Halifax Central Library upgrades creative space
The Lou Duggan Creative Studio is now officially open at the central branch
January 21, 2020, 10:00 am ASTLast Updated: January 21, 2020, 2:16 pm
Although it takes up a small corner in the Halifax Central Library, the Lou Duggan Creative Studio is a place where your imagination can surely get lost.
The revamped space now has top-of-the-line crafting tools, kitchen infrastructure and updated furniture. It’s located on the library’s second floor overlooking Spring Garden Road and was officially opened to the public on Saturday.
“We had always had a room in this corner and it was called the Creative Lab, but we hadn’t really brought it to life,” explained Åsa Kachan, chief librarian and CEO for Halifax Public Libraries.
Duggan served as president for the Atlantic Provinces Library Association, among other roles. Before he died of cancer two-and-a-half years ago, he left a significant financial gift to upgrade the space. Saturday would have been his 53rd birthday.
The grand opening allowed people to get hands-on with a number of different activities: making a 3D-printed keychain, growing sprouts in a jar, and designing stickers and bookmarks. Kachan said the space is meant to capture what’s at the heart of Duggan’s legacy — human connection and learning something new.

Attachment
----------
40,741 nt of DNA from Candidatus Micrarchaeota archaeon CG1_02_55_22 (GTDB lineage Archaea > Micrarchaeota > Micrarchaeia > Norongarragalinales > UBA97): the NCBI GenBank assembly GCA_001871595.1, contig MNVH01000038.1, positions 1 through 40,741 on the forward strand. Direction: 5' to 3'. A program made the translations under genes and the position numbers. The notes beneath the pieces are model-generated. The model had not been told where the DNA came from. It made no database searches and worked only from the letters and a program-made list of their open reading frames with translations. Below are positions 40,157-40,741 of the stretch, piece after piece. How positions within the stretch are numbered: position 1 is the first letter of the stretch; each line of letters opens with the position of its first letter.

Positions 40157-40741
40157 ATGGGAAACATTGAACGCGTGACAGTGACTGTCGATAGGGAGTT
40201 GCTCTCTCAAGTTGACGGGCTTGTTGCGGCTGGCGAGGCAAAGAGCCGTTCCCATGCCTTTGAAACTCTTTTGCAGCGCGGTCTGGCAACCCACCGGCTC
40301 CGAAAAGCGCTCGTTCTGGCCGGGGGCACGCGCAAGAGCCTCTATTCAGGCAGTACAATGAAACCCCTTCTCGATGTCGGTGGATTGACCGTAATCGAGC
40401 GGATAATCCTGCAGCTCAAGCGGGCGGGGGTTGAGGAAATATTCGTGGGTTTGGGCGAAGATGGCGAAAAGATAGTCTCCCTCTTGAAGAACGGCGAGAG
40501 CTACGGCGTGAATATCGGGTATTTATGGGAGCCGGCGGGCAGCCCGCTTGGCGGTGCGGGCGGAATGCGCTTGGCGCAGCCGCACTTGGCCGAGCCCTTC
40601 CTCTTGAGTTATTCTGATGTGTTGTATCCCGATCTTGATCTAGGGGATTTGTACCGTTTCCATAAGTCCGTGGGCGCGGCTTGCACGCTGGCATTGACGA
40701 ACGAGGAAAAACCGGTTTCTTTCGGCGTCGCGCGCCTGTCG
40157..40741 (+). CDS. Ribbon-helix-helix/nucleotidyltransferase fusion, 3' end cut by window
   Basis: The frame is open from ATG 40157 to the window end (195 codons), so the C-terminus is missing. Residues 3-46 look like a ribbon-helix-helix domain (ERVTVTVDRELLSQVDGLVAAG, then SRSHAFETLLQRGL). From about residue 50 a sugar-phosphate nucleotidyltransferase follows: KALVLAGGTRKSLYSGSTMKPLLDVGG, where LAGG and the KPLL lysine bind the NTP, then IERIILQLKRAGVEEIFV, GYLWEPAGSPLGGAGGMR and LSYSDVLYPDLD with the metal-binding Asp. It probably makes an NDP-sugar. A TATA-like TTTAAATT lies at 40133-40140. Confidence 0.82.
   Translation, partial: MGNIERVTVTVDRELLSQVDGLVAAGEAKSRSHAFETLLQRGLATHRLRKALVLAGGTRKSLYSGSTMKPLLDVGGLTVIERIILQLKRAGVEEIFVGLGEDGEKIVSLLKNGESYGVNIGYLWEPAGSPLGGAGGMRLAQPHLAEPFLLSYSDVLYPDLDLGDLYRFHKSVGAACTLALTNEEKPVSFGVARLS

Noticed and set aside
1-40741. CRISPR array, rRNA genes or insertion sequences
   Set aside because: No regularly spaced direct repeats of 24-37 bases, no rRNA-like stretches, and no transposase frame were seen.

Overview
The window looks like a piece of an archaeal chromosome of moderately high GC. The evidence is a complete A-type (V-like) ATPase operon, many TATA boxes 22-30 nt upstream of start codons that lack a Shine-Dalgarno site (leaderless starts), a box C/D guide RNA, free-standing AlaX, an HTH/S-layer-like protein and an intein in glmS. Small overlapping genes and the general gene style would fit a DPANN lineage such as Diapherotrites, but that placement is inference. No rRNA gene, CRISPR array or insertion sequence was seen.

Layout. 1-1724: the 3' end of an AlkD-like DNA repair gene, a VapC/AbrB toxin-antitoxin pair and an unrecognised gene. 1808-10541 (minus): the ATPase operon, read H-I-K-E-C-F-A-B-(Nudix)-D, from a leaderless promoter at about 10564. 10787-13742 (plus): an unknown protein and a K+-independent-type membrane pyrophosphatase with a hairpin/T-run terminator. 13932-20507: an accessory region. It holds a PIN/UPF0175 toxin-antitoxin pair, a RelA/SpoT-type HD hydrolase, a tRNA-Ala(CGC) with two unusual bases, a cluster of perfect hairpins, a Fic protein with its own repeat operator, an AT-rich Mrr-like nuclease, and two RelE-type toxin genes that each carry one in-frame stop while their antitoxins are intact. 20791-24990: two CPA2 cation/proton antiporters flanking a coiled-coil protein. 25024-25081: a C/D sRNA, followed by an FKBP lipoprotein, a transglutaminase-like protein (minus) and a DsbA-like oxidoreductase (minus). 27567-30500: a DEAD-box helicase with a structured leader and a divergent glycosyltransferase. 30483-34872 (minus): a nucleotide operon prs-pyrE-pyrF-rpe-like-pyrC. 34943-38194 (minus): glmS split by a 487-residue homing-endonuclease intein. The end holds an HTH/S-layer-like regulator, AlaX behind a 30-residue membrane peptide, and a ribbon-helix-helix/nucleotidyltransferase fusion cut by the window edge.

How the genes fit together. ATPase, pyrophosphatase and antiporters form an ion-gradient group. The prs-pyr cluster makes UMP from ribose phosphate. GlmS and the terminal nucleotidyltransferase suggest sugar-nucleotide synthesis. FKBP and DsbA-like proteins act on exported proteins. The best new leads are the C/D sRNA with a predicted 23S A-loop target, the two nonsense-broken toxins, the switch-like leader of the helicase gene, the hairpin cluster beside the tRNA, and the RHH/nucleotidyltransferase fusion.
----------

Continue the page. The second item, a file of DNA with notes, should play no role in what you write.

“When you do learning in person it becomes very social, it reduces loneliness, people connect to each other and they tell stories,” said Kachan.
Activities for the space could also include everything from quilting, to making sauerkraut, to traditional African Nova Scotian basket weaving.
In the fall, the library tested out a newcomer cooking program. Kachan said many people come to the library for help learning English, but the cooking program allowed them to become the teachers.
“One day you might peek your head in and there would be amazing dumplings being made,” said Kachan. “Another day it might be sushi.”
The programming in the space will continue to evolve, and library staff asked those at the grand opening for suggestions about what they’d like to learn there. Kachan expects it to become one of the most active parts of the library, adding she hopes it’s a place to “bump into people.”
The creation of two internship positions for the studio is another part of Duggan’s legacy reflected in the space.
Cohen Poirier, a recent Dalhousie engineering grad, is one of them. He was helping people make 3D keychains on Saturday.
“I found that engineering, while I love it and I have a passion for it, I’m more interested in teaching other people about it,” Poirier said in an interview. “Through my degree I was able to volunteer a lot with after school kids programs and when this position popped up, I thought this is the perfect fit for me and what I want to do.”
Meredith Wain was at the event with her three young daughters, who were making bookmarks.
She only had good things to say about her experience and said she regularly brings her family to the library.
“I think it’s amazing, it’s accessible, it doesn’t cost anything to come, it’s bright and sunny in the winter time,” said Wain. “It’s just a really welcoming and inclusive space.”
The schedule of events for the Lou Duggan Creative Studio kicks off on Feb. 1 with an embroidery workshop.
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